The water puppet show in Saigon.

The water puppet show in Saigon.

Typical traffic in Saigon.

Typical traffic in Saigon.

October 26 – Singapore (overnight):
We took the tour “A Taste of Singapore” including: (a) visit to Little India ) (b) a very interesting tea making appreciation /demonstration at the Yixing Xuan Teahouse conducted by Mr. Vincent Low, the co- owner. He is a former banker who has an MBA from a London university and had extensively studied all things tea at Taiwan’s famous Lu Yu (“university of tea”). Unlike the Japanese tea ceremony, this experience focuses on showing the elaborate process to extract the flavor and point out health benefits of tea consumption. Mr. Low was a big proponent of drinking white tea for its combination of taste and healthiness – of course, following his recommendation, we purchased Yinzhen Baihae White Tea that was harvested in the summer of 2012 (c) we were driven to the Raffles Hotel where the Singapore Sling at the Long Bar were served (actually a replication of the original but none the less impressive) – the guide provided a short walking tour of the property (d) the Indian Curry Buffet Lunch served in the Tiffin Room was both delicious (best black dhal curry ever) as well as providing a beautiful dining experience in a location reflecting the British influence in architectural design when Singapore was a British colony (e) we did a self-tour of the Raffles Museum providing an interesting historical review of this famous landmark (f) the next stop was near China Town at the Sri Mariamman Temple, a fascinating Hindu complex with a brightly colored multi – deity tower above the front entrance. A most colorful Hindu ceremony was being conducted while we were there (g) a drive near the gold domed Sultan Mosque completed this tour.

Tea appreciation event in Singapore.

Tea appreciation event in Singapore.

Shoes at the Sri Mariamman Temple in Singapore.

Shoes at the Sri Mariamman Temple in Singapore.

October 27– Singapore:
We booked the “Singapore Highlights” that featured a tour of the Singapore Botanical Gardens / National Orchid Garden, a beautiful place even if one does not have an affinity for such things; a drive past many local buildings and landmarks; an Esplanade Walk that also provides a good view of the iconic symbol of Singapore – the Merloin; a walk past the Sultan Mosque and down Arab Street; and a drive through Chinatown.

October 29 – Semarang, Java, Indonesia:
Semarang is the port of call for excursions to the world famous Borobudor Temple – just say that one has to experience this site in order to begin to appreciate its significance. It is difficult to capture the essence of this temple by just a photo. What also made this tour something one will never forget was the bus ride from the port to the temple. The journey is accomplished in approximately in three hours only with the “help” of a multi – vehicle police escort, complete with the sound of sirens as well as flashing blue lights on top of each vehicle. Our escorts simply moved into the oncoming lane of traffic in order to allow us to continue to move forward. In addition, in every city / village we passed through, the local police were at each cross street to prevent cars from entering the road that we were using. Often times the oncoming traffic was required to move completely onto the shoulder of the road in order to make room for us. Once again you just needed to be there in order to “appreciate” this incredible experience. Just for some perspective, on the return trip from the temple, there were 12 tour buses that were in the caravan! The return trip also included the “compulsory” stop at a souvenir shop.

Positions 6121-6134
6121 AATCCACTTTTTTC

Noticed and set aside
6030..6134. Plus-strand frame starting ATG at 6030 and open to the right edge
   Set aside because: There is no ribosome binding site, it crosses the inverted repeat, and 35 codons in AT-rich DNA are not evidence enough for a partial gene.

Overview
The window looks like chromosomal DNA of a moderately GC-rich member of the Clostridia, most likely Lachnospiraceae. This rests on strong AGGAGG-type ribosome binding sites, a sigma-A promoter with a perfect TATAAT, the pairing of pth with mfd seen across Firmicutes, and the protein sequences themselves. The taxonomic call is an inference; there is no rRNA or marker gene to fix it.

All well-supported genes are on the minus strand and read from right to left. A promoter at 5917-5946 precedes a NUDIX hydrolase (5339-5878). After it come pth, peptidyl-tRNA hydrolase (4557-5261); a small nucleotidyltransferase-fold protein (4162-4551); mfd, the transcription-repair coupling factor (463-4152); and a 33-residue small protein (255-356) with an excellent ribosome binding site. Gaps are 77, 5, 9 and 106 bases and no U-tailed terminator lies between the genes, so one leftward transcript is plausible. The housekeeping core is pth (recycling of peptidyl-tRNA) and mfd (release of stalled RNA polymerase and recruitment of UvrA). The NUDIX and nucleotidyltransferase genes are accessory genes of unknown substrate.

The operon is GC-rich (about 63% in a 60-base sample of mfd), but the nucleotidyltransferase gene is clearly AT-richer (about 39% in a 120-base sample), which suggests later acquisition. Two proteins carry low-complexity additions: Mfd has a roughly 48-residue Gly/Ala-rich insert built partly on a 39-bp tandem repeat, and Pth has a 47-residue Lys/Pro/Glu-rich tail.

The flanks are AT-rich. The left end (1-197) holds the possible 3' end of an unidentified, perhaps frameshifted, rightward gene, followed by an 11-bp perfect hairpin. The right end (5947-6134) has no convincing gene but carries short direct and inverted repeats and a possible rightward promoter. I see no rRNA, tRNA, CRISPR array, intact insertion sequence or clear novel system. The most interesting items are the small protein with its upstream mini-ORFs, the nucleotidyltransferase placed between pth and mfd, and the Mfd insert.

Bus caravan in Semarang.

Bus caravan in Semarang.

Escort vehicles in Semarang.

Escort vehicles in Semarang.

October 31 – Lembar, Lombok, Indonesia:
We decided to stay on board.

November 1– Slawi Bay, Komodo Island, Indonesia:
For most individuals the Komodo Dragons are well known but this tender boat approach to their home was filled with anticipation. The rangers conduct guided tours along a 0.6 mile trail through a portion of the island. The path leads to a place where the monitor lizards have been previously fed prior to tourists arriving. I thought that was a good idea! On the day of our visit, there were five dragons in a small clearing. The guide informed us that all were males as the females were sitting on previously laid eggs. One of the dragons became somewhat aggressive. His movement provided a great photo op as he began to waddle toward me. It is interesting to note that the only deterrent to keep an aggressive dragon away were the forked sticks carried by the Park Rangers and guides – remarkable. Once again, relative to the heat, we were “saved” by the use of our fans and wet towels.

Aggressive dragon at Komodo Island.

Aggressive dragon at Komodo Island.

Park Rangers on Komodo Island.

Park Rangers on Komodo Island.